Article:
Genia Kanne-Shmigol, our Doctor of Audiology, is specially trained to work with hearing implants, a major advancement for those who don't benefit from conventional hearing aids. These implants offer clearer sound quality and better speech recognition by directly stimulating the auditory system. Effective for various types of hearing loss, including severe cases, they provide a more comfortable and efficient solution without the drawbacks of traditional hearing aids, making them an essential option for individuals seeking improved hearing capabilities.
Different Types of Hearing Loss
Sensorineural Hearing Loss: This is usually caused by damage to the hair cells in the cochlea or the auditory nerve. Hearing aids can help by amplifying sound, but if the damage is severe, they may not be effective. Implants, such as cochlear implants, bypass the damaged hair cells and directly stimulate the auditory nerve, providing a clearer understanding of sound.
Conductive Hearing Loss: This occurs when sound waves cannot efficiently pass through the outer and middle ear. Hearing aids may not be effective if the obstruction or damage is significant. Bone-anchored hearing systems or middle ear implants can directly stimulate the bones of the middle ear, bypassing the blockage in the outer or middle ear.
Mixed Hearing Loss: A combination of sensorineural and conductive hearing loss. In such cases, hearing aids might not provide adequate amplification, and implants can offer a more effective solution.
Direct Stimulation: Hearing implants like cochlear implants convert sound into electrical signals and directly stimulate the auditory nerve, resulting in a clearer and more natural sound perception compared to hearing aids that just amplify sound.
High-Frequency Hearing Loss
Some individuals, particularly those with high-frequency hearing loss, find that hearing aids don't adequately address their needs. Cochlear implants can be tuned to enhance perception of high-frequency sounds, improving speech comprehension significantly.
Preservation of Ear Anatomy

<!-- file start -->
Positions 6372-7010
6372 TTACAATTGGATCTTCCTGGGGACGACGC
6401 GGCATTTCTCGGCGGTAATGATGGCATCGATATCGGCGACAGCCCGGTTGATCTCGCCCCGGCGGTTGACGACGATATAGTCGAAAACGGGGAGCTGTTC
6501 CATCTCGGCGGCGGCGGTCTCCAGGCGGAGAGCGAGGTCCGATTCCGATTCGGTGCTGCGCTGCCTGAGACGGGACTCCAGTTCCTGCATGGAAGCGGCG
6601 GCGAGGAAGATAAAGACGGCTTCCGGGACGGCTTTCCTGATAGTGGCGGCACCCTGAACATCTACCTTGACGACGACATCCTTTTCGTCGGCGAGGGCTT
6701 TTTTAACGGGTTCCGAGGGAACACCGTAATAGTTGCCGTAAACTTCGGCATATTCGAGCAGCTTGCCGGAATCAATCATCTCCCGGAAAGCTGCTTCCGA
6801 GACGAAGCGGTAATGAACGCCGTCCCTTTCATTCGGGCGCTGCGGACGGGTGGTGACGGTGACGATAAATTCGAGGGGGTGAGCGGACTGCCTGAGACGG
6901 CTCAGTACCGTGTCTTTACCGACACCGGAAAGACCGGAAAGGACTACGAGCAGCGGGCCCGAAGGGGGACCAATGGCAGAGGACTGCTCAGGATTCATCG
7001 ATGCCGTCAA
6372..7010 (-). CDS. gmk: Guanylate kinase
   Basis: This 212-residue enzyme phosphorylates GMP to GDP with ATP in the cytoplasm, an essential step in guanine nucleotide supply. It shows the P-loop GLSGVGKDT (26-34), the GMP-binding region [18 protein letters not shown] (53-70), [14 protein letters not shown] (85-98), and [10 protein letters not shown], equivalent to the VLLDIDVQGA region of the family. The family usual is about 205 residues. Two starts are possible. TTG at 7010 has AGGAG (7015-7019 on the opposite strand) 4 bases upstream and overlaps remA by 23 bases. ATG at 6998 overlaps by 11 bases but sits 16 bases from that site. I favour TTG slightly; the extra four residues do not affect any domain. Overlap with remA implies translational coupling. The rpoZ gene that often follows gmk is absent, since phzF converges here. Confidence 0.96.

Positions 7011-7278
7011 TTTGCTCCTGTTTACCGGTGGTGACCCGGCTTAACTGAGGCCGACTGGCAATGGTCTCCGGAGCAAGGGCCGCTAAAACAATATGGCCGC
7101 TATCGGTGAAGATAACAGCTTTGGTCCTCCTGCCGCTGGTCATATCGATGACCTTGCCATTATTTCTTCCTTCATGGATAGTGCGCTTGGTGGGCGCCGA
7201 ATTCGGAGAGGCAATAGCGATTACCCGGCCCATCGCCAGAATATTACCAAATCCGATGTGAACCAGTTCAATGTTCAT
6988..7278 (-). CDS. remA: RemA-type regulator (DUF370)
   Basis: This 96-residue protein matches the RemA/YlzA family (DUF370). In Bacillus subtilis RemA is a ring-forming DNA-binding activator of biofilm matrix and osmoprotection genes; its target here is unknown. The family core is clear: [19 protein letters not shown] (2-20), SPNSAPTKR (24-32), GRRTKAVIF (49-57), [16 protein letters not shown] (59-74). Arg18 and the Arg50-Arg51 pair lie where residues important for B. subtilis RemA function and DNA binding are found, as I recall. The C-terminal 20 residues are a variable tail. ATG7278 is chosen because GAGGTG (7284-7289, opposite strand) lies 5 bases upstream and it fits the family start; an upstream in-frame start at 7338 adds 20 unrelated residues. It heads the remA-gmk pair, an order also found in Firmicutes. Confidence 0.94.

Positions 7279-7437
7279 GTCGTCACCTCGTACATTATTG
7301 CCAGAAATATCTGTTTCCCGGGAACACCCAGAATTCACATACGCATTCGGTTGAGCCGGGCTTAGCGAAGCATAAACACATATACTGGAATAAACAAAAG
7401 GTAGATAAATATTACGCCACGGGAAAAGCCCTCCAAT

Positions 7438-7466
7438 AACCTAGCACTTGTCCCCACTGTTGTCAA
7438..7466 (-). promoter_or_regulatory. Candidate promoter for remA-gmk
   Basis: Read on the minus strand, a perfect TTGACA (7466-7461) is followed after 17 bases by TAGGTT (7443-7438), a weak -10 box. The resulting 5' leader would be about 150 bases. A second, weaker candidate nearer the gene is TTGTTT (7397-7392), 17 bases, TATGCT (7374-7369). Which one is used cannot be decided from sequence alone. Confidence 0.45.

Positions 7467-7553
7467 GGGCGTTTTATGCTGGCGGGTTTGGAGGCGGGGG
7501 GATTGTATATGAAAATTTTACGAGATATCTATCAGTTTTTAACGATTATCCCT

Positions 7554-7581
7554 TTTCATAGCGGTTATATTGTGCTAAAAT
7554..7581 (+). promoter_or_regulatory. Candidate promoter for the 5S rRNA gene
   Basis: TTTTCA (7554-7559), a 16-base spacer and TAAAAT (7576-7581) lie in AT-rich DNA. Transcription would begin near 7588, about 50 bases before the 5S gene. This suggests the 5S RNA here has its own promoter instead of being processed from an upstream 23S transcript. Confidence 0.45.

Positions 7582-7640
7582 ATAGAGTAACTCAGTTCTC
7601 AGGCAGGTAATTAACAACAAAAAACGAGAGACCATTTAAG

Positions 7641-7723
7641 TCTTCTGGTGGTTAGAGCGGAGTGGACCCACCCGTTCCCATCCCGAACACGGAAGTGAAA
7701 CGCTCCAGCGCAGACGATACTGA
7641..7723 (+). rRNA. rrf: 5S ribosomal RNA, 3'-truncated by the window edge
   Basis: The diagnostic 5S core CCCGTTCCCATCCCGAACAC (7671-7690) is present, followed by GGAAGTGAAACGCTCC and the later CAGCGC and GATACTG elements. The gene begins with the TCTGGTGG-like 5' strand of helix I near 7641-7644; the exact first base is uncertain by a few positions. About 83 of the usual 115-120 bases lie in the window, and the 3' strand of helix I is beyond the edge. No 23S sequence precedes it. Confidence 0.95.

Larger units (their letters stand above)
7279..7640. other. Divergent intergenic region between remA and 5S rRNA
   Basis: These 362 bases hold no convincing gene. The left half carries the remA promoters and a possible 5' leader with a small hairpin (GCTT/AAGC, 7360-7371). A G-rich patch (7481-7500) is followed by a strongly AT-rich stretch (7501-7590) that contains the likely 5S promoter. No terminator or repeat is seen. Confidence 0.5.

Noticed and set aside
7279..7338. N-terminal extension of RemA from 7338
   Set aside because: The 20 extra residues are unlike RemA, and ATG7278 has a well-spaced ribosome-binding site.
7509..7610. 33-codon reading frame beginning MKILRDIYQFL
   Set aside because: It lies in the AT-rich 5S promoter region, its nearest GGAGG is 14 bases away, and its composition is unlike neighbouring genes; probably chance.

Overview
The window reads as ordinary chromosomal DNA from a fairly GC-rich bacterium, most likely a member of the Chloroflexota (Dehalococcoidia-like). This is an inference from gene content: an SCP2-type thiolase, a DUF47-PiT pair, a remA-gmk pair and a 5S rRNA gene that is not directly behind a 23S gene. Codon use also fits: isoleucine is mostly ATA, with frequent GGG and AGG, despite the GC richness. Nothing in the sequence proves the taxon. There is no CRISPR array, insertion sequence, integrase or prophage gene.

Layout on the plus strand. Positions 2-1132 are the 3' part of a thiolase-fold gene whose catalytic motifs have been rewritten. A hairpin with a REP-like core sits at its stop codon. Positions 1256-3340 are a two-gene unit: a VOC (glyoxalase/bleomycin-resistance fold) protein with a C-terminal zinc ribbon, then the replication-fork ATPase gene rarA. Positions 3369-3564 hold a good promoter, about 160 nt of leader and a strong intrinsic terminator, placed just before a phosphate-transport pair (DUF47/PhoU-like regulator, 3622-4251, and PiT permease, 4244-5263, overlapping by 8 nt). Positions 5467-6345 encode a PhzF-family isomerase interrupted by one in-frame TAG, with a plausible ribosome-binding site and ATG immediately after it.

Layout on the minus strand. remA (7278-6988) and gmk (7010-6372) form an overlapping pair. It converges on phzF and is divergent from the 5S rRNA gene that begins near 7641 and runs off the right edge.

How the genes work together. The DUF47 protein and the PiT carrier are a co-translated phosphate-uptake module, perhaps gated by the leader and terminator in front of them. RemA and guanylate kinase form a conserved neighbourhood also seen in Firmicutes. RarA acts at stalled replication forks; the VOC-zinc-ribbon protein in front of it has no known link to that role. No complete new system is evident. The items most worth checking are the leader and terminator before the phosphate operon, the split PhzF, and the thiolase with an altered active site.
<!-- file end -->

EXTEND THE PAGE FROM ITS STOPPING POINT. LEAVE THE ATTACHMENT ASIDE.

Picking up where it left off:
Devices like middle ear implants offer hearing solutions without occupying the ear canal. This is particularly beneficial for people who cannot wear hearing aids due to recurrent ear infections, allergies to hearing aid materials, or anatomical issues.
Better Speech Recognition
Hearing implants often provide superior speech recognition in noisy environments compared to hearing aids. This is because they can more effectively separate speech from background noise.
For some users, hearing aids can be uncomfortable, especially when worn for extended periods. Implants, being surgically inserted, don't have this issue, leading to better user compliance and comfort.
No Feedback Issues
Hearing aids can sometimes produce feedback or whistling sounds, which can be bothersome. Implants, particularly those that directly stimulate the cochlea or the middle ear, do not have this problem.
Suitable for Severe to Profound Hearing Loss
In cases of severe to profound hearing loss, hearing aids might not provide enough amplification. Cochlear implants and other types of hearing implants can be more effective in such situations.
Some hearing implants come with features that can help manage tinnitus (ringing in the ears), which might not be as effectively addressed by hearing aids.
Ottawa Hears Audiology is committed to enhancing the quality of life for their patients by offering a wide array of hearing solutions. This approach is not just patient-centered; it's supported by research, emphasizing the importance of variety to cater to individual needs effectively.
🌐 Online: For more information or to book an appointment, please visit www.ottawahears.com. Our user-friendly online form is designed for your convenience.
📞 Phone: Prefer speaking to a person? Call us at 343-800-5909. Our friendly team is ready to assist you and answer any queries you may have.
Note: No medical referral is required to see our knowledgeable, experienced, certified, and regulated Audiologist. Additionally, many of our services are eligible for partial or full coverage by insurance or third-party payers.
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